Revealed: The overseas buyers snapping up a piece of Scotland

More than 24,000 properties in Scotland are owned by those living overseas with Americans accounting for the largest group of buyers from abroad.

By The Newsroom
Thursday, 4th April 2019, 3:21 pm
Updated Thursday, 4th April 2019, 3:23 pm
Properties in Edinburgh's EH3 postcode, which includes Heriot Row in the New Town, were among the most desirable amongst international buyers. PIC: Contributed.
Properties in Edinburgh's EH3 postcode, which includes Heriot Row in the New Town, were among the most desirable amongst international buyers. PIC: Contributed.

Those registered as living in Hong Kong and United Arab Emirates are the next biggest overseas owners of property in Scotland, research from Registers of Scotland has found.

They are followed by those from Australia, Ireland, Singapore and France.

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Vast swathes of land around Glasgow Airport, which is used for car parking and storage, are registered to overseas owners. PIC: Creative Commons/Jim Smillie.

Property in Edinburgh and Glasgow accounted for two thirds of that owned by those from outwith the UK.

In Edinburgh, overseas buyers were most likely to own property in the EH3 postcode which covers New Town, West End, Tollcross and Fountainbridge with homes in EH9, which covers Marchmont and Grange, also of appeal.

One estate agent said 16 per cent of all properties it sold in the capital last year went to overseas buyers.

Renfrewshire is the third most popular area for overseas buyers and long-term lease holders - primarily due to the patchwork of land around Glasgow Airport which is used for storage and car parking space.

At least 211 properties in St Andrews are registered to overseas owners. PIC: Creative Commons/Peter Gordon.

Around one in 10 titles owned or least from outwith the UK (11.9 per cent or 2,881 titles) are in Renfrewshire.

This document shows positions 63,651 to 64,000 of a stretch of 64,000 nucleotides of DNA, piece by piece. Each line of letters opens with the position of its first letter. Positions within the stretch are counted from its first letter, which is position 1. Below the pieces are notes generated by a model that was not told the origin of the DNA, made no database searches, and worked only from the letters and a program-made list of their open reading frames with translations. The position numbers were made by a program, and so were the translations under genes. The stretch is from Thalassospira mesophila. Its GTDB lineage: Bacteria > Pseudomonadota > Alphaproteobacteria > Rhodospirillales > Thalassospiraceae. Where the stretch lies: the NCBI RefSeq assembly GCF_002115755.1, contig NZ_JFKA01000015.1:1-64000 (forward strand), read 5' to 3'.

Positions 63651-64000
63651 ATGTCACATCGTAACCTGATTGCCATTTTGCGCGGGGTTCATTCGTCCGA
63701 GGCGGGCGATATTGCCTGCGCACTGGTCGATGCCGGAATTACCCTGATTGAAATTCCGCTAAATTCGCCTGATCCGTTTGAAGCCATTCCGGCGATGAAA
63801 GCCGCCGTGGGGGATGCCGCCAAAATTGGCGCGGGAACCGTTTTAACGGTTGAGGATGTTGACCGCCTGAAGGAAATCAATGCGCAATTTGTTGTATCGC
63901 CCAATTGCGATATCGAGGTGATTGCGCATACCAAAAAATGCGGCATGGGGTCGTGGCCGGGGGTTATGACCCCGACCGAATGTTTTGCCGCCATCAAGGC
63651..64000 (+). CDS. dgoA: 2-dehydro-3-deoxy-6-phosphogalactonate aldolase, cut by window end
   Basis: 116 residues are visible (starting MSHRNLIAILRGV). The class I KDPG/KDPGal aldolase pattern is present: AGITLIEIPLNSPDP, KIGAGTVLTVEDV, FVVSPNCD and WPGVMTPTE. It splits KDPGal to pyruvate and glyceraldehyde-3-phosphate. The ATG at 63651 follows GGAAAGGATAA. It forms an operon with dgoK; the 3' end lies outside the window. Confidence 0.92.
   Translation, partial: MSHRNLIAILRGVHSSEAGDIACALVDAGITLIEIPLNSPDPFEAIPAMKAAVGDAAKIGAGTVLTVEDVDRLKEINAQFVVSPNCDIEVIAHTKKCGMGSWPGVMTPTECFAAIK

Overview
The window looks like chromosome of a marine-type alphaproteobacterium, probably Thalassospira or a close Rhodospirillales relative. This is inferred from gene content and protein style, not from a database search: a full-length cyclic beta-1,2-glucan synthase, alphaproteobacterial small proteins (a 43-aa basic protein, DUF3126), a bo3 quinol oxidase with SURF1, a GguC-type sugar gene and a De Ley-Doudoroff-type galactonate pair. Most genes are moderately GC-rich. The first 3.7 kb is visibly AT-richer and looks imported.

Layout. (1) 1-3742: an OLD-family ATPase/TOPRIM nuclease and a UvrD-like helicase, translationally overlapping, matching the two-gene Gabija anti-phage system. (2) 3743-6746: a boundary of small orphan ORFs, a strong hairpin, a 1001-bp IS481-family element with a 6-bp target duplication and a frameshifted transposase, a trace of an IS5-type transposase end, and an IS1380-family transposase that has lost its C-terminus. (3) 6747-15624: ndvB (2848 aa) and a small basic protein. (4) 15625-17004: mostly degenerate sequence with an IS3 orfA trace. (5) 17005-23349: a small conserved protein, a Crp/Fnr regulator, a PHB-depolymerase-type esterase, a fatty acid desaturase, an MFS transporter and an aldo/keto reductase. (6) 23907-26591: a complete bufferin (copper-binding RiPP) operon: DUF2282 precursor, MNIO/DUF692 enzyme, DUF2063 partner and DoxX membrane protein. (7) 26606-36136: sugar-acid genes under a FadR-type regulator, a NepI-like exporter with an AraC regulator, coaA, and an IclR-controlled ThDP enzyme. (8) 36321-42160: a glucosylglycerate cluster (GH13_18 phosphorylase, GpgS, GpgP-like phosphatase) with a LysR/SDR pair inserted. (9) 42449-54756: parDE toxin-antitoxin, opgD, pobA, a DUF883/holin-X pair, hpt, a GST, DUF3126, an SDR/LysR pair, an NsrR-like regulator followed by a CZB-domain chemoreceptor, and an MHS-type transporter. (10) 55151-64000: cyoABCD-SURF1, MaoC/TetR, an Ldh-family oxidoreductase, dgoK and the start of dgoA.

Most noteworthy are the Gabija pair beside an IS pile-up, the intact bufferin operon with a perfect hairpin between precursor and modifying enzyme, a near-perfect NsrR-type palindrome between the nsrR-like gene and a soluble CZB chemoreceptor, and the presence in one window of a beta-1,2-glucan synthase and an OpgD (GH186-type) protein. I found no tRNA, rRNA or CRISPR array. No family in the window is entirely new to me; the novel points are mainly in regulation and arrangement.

Fife is the fourth most popular area among international buyers with 1,334 properties registered to individuals abroad. Of these, 211 are in St Andrews.

Aberdeen and Highland were the next most popular areas among buyers from overseas.

Ben Fox, Savills Head of Edinburgh Residents, said Scotland was the most searched for term on the company website with more people looking for property north of the border than in London.

Scenery, value for money and ‘exceptional quality of life’ were all highly regarded by international buyers, Mr Fox said.

Last year, 16 per cent of buyers of Edinburgh properties were from outside the UK, he added.

Mr Fox said: “Accessibility and value for money are key drivers and an increasing number of direct international flights from Edinburgh and Glasgow airports has opened up the rest of the world.

“The diaspora effect is very strong in Scotland: many of our buyers are returning ex-pats who are investing back home.

“This international trend has been supported by the exchange rate, value for money, and comparative affordability compared to London and the South of England.”

Registers of Scotland analysed the titles of around 1.75m properties held on the Land Register, which records legal property owners in Scotland.

The Land Register does not include information on roughly 1 million other addresses in Scotland. Some of these are held on the Register of Sasines, which dates back more than 400 years and holds information on deeds held, bought and inherited over time.

The analysis found that 104,257 (6 per cent) of properties in Scotland on the Land Register were registered to an address outside Scotland.

Of these, the majority - 74,564 - were registered to an address in England (4.3 per cent).

Just over 24,100 properties (1.4 per cent) are registered outwith the United Kingdom.

The research also looks at around 4,300 properties owned by companies and other legal entities which own property across Scotland.

Companies registered in Isles of Man, Jersey, British Virgin Islands and Guernsey account for 1,955 of these.

Andy Wightman, Green MSP and land reform campaigner, said more information was needed on who owns what in Scotland.

He said: “It is in the public interest to known who owns how much of Scotland, but these figures don’t tell you that. We don’t know how much of Scotland is represented here and we don’t know what the properties are.”

“People have got questions around this and the data is available to potentially answer those questions. All the data should be made available to the public so they can have their questions answered.”